What does an example 360 degree feedback report look like?
In this post:
- How am I doing overall?
- How have I scored myself compared to others?
- Where am I strongest? Weakest?
- Where are the biggest gaps in how I see myself compared to how others see me?
- What am I good at and what do I need to improve in specific terms?
- What else has everyone said about me?
- What does a good action plan look like?
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Most 360 degree feedback reports will contain the same kind of analysis and information, but we have the capability to tailor the content of your 360 degree feedback report so this is an example 360 degree feedback report based on our experience of the analysis most people find useful.
How am I doing overall?
This is the main question most people have in their mind when receiving 360 degree feedback!
Most 360 degree feedback questionnaires are based on behavioural statements that form the 360 degree feedback questions. These questions are then clustered into groups of competencies.
We use an overall chart to show how people score on each competency.
There is some debate over whether this chart should be based on data from all raters , including the ‘self’ (the feedback recipient), but we tend to exclude it on the basis that if someone has been overly positive in how they rated themself then it can distort the figures.
The numbers on the chart are mean averages based on the rating scale used in the questionnaire.
For example, there will be several questions in the ‘Communication’ section of the questionnaire.
The questionnaire in this example uses a 5-point Likert rating scale so the score of 3.75 in the chart represents the average of how all raters scored the individual on this group of questions, with the maximum possible score being 5 and the minimum possible score being 1.
How have I scored myself compared to others?
This is the next most common question people have when receiving 360 degree feedback.
We actually use the first chart in this example as an indication of how the feedback session is likely to go.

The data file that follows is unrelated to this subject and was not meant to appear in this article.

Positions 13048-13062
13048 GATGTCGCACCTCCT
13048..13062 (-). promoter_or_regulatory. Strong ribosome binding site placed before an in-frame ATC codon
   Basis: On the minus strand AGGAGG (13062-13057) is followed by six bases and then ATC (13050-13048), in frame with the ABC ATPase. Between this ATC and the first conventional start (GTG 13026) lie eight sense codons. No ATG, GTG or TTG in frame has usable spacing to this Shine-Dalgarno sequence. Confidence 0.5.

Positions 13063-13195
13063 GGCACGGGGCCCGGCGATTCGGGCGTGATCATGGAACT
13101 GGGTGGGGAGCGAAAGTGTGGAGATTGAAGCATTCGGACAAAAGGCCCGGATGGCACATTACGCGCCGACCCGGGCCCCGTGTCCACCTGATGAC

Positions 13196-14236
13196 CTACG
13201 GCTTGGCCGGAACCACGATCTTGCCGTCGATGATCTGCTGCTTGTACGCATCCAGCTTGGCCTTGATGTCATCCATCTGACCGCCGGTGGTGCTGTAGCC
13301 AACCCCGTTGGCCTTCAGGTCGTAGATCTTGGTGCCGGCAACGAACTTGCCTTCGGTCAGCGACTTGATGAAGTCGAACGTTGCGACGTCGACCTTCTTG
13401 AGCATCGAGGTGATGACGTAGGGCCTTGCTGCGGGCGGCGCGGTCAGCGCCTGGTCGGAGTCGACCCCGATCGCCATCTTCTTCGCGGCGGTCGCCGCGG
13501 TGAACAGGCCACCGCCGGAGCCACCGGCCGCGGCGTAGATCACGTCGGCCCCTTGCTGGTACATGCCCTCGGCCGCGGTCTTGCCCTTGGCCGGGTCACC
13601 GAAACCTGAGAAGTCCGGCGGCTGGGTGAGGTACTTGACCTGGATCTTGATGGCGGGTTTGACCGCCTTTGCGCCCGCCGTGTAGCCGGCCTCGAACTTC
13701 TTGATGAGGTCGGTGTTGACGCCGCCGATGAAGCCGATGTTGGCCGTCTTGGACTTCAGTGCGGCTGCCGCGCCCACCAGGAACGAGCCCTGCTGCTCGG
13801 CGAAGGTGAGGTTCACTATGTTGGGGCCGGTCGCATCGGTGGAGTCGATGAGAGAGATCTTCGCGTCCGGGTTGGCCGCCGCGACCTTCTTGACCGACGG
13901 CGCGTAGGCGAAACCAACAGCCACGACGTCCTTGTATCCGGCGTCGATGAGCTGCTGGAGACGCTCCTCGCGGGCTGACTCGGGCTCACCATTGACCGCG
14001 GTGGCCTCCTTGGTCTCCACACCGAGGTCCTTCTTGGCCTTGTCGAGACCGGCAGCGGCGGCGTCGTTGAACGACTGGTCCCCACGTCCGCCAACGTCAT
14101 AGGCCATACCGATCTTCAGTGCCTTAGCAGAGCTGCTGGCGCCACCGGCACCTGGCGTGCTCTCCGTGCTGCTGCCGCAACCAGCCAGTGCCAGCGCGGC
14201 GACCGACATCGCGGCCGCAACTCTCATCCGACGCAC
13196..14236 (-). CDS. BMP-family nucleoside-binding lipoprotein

The first chart is useful as it helps people reflect on how they rated themself compared to others.Where people are overly positive in how they see themselves they can sometimes find it difficult to accept the feedback and they may have a fairly high opinion of themself so we may need to do more challenging than for other people.
Where people have consistently scored themselves lower than others, they may lack confidence so we may need to work harder to help them see the positive aspects of their feedback.
The second chart in this example splits the data out by rater group.
This is an additional level of detail that allows us to see if there are any obvious differences in the way different rater groups have rated the feedback recipient. In this example, colleagues have tended to be a little more negative compared to the other rater groups.
Where am I strongest? Weakest?
As we begin to drill into the data a little deeper we start to look at how individual questions have been scored.
These charts show the 5 questions that were rated the highest and lowest out of all the questions. Again we tend to exclude the ‘self’ scores from the data.
Where are the biggest gaps in how I see myself compared to how others see me?
These charts show the individual’s hidden strengths and their blindspots.
Hidden strengths are where the individual has rated themself lower than others have. It suggests that they may actually be more capable in these areas than they think.
Conversely, blindspots are where the individual has rated themself much higher than other have. It suggests that they may be less capable in these areas than they think.
What am I good at and what do I need to improve in specific terms?
This is where we spend most of the time during the 360 feedback discussion as it is where get into the most detail – exploring the data at the individual behaviour/question level.
This example page of the report shows the overall score for each question within the competency at the top (in this case it does include the ‘self’ score).
The other charts on the page show the scores for each individual question broken down by rater group.
What else has everyone said about me?
Most of our 360 degree feedback questionnaires also include some open comments questions as these can add useful qualitative data.
Typical questions include:
- What are the key things that you see this person does particularly well?
- What are the key things that you would like them to do differently?
What does a good action plan look like?
A good 360 degree feedback session should end with specific actions being defined.
There is a tendency to over-engineer action plans, but this is an example of one we would typically include in our 360 degree feedback reports.